F. Jameson believes that there is a special relationship between postmodernism and American architecture, in which the birth of a national architecture coincided, in his opinion, with the emergence of the terminology or even the reality of postmodernism.[5] However, not all researchers agree with his post-modern "architectural origins," so Andreas Huyssen, suggests that the conceptual frame of postmodernism has been defined within certain movements of literature. However, this researcher also notes the special role of architecture in the development of post-modernism. Martin describes, that "Huyssen credits architecture with helping to disseminate the term postmodernism, originally from literature, into the expanded aesthetic sphere during the 1970s."[2] Lyotard contends that postmodern architects have nothing in common with true Postmodernism [2] and, as Lyotard states it in his article, Answering the Question: What Is Postmodernism?: "under the name of postmodernism, architects are getting rid of the Bauhaus project, throwing out the baby of experimentation with the bathwater of functionalism."[6]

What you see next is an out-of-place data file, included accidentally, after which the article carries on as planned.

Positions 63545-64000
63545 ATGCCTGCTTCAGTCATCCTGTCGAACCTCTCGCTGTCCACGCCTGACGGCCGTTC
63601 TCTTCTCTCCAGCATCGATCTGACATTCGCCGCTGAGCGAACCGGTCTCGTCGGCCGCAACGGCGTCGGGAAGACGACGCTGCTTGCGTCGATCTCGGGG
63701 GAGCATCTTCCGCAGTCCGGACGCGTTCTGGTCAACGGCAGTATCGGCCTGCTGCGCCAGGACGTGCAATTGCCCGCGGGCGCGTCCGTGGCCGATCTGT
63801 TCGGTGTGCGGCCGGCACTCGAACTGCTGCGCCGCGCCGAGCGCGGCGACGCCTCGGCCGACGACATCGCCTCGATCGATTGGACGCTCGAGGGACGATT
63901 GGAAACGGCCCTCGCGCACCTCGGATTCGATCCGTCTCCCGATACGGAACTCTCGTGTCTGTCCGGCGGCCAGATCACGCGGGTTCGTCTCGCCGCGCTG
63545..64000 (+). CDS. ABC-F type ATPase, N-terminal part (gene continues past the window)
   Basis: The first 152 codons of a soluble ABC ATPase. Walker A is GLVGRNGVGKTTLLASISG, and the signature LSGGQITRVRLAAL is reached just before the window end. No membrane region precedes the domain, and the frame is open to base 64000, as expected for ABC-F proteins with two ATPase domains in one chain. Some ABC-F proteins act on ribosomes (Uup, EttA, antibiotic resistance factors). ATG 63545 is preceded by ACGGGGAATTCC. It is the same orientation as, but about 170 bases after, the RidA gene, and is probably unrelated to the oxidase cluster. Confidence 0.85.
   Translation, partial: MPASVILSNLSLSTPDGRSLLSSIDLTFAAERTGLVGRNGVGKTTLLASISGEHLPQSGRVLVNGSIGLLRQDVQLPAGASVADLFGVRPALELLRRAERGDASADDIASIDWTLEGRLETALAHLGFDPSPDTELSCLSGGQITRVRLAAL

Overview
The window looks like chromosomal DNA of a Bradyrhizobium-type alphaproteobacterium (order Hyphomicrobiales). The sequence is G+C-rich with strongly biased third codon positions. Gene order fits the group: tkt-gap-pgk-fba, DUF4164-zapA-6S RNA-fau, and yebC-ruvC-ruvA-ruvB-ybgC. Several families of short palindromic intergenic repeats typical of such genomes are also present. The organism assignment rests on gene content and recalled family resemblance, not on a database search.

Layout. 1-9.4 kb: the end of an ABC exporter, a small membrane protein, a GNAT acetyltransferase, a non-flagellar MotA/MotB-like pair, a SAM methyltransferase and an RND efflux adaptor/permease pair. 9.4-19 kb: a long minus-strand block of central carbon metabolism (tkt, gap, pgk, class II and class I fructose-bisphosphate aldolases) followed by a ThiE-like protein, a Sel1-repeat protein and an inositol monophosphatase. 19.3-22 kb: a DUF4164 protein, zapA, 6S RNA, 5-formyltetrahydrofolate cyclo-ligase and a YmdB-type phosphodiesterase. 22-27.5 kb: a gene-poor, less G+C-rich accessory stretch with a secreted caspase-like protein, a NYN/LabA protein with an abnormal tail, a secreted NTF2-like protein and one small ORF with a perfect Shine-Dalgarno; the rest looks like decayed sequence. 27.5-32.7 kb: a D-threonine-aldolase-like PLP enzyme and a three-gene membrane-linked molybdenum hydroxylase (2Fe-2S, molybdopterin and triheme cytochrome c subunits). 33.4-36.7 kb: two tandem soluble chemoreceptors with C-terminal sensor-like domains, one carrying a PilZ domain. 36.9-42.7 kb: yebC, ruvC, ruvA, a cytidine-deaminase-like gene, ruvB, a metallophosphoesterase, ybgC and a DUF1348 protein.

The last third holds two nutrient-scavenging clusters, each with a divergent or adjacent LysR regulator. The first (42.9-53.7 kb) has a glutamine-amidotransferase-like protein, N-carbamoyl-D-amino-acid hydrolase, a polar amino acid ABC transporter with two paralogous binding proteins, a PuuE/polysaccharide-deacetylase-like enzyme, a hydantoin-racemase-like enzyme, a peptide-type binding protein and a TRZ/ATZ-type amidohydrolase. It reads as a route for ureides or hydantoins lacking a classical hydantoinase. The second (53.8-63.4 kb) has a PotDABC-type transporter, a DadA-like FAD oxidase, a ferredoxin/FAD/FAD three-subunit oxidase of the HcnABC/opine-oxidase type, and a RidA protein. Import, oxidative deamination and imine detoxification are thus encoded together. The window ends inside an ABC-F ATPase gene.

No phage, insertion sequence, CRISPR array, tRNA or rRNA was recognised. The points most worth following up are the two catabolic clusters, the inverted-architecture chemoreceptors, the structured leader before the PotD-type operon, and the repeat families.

A special figure for the philosophy of architecture can be considered the architect Robert Venturi, whose books may have played a no lesser role in the development of postmodernism, than his stylistic experiments in architecture. R. Venturi first lead attention of architects to pop-art. In his rejection of architectural modernism Venturi gave rise to the new cultural setting. By this Venturi showed a deep connection between civilization and architectural forms.[7]

Wittgenstein and Philosophy of Architecture

A photo of Wittgenstein House

Wittgenstein House can be considered as one of the most important examples of interactions between philosophy and architecture. It was built by renowned Austrian philosopher Ludwig Wittgenstein. A lot of research was made about relations between stylistic features of Wittgenstein House, Wittgenstein's personality and his philosophy.[8]


  1. ^ a b Harries K. (Winter 1987). "Philosophy and the Task of Architecture". Journal of Architectural Education 40 (2): 29. 
  2. ^ a b c d Martin R. "Architecture's Image Problem. Have We Ever Been Postmodern." Grey Room, No. 22 (Winter, 2006), p. 7.